In addition, look for a trailer that is specifically designed to keep your horse safe. The best horse trailers have multiple access doors so you can unload a horse in destress quickly and easily. A side loading door and ramp on a 3 horse slant load trailer will allow you to unload the front horse without having to offload all three animals.
If you are using a straight load horse trailer, look for butt and chest bars with a safety release pin. This way, the bar can be lowered even with the full weight of the horse on top of the bar.
Interior trailer dividers should be made of a strong material that can be disassembled in case of an emergency. Stay away from weak metals like aluminum as they can twist and tear in an accident. Our Z-frame dividers are a much stronger and safer option.
Most importantly, train your horse to load and offload from a trailer safely and calmly. We should always be prepared for a serious roadway accident, but a great majority of horse owners experience problems simply by trying to load or unload their horse for a regular trip through town.
A trailer with a walk-on-walk-off configuration will allow you to walk your horse on the trailer and then straight off without ever having to back up. Our patented SafeTack horse trailer also eliminates the very dangerous narrow loading door found on most slant load trailers. Instead, the rear tack area swings out like a second door allowing for a wide open entry point for the horse and their handler.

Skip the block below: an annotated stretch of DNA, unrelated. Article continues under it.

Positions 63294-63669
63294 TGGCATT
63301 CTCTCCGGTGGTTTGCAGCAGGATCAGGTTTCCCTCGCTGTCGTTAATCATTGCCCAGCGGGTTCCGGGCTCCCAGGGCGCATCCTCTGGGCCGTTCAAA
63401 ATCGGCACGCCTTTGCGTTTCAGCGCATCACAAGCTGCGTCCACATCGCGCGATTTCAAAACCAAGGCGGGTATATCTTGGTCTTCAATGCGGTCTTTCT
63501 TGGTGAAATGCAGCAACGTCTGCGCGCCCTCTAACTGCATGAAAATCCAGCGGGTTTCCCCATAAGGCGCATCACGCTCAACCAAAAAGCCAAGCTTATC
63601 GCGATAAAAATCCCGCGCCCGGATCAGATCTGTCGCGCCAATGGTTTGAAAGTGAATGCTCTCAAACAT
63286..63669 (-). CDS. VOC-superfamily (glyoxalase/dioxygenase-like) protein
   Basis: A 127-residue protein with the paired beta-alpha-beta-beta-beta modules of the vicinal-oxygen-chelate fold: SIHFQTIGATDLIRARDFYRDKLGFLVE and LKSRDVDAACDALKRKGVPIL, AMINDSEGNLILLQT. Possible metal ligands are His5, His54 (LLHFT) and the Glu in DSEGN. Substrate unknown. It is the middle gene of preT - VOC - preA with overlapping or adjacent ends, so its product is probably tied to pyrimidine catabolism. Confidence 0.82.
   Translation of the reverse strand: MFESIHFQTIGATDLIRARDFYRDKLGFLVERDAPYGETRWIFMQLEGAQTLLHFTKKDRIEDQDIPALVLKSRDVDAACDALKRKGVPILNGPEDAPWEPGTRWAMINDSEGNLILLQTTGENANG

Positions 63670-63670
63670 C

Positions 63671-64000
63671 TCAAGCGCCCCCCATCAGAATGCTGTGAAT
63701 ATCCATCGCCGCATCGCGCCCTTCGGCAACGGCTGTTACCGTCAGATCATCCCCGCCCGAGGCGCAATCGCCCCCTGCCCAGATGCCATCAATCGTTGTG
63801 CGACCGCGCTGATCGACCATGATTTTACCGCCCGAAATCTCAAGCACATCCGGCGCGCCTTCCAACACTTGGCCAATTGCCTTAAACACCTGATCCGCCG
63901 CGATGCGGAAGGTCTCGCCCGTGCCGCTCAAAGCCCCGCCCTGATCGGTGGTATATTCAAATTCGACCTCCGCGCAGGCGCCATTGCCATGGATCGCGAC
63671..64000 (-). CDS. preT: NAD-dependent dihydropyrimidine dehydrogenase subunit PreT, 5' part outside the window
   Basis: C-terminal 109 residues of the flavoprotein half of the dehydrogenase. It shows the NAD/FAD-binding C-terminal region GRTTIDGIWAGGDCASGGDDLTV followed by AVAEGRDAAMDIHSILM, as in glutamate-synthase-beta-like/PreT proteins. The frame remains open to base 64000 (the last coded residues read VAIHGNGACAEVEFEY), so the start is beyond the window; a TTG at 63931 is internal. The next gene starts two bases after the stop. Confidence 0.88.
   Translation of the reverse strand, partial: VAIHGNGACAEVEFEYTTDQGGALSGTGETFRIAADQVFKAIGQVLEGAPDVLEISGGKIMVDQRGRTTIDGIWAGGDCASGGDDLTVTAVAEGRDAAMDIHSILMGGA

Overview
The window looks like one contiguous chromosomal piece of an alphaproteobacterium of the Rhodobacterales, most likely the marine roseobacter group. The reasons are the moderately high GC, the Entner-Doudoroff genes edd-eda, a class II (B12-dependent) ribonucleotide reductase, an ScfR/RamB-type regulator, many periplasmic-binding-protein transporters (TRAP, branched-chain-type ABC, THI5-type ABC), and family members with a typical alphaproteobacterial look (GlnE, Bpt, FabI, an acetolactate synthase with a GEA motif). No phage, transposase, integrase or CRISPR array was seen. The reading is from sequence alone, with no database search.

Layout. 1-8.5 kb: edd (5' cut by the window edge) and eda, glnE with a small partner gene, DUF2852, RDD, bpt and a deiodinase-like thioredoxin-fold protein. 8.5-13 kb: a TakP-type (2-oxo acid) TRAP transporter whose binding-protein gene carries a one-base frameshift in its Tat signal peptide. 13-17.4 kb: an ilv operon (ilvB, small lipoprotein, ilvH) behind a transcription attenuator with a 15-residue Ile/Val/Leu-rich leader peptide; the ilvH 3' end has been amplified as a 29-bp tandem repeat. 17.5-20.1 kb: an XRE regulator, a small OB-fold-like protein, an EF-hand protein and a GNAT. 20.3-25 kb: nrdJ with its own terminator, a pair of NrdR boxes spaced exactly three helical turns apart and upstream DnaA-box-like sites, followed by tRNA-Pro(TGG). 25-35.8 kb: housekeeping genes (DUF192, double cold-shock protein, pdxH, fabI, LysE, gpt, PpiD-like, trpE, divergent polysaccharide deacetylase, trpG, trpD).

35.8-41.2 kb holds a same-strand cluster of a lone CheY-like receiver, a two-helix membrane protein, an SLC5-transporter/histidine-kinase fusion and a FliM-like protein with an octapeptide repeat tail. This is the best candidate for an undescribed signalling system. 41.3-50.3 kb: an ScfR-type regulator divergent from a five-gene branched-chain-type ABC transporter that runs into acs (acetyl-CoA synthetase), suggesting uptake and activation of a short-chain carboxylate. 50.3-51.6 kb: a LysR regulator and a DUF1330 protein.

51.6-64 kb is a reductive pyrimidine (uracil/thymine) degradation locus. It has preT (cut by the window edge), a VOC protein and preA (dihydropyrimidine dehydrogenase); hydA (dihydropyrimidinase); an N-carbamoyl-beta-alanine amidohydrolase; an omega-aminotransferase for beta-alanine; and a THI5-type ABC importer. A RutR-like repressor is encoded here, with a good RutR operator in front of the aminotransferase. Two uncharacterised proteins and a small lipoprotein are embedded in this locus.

Nobody wants to think about getting into an accident with their horse in the trailer behind them, but it can and does happen much more frequently than we’d all like to admit. When you’re hauling, it’s the little things, like using the right halter that makes the difference between a horse that walks away from a trailer turnover and one that doesn’t.
If you have any questions about the content of this article or about building a custom horse trailer with Double D Trailers, drop us a note! Owner Brad Heath would be happy to help you get started designing your very own custom horse trailer.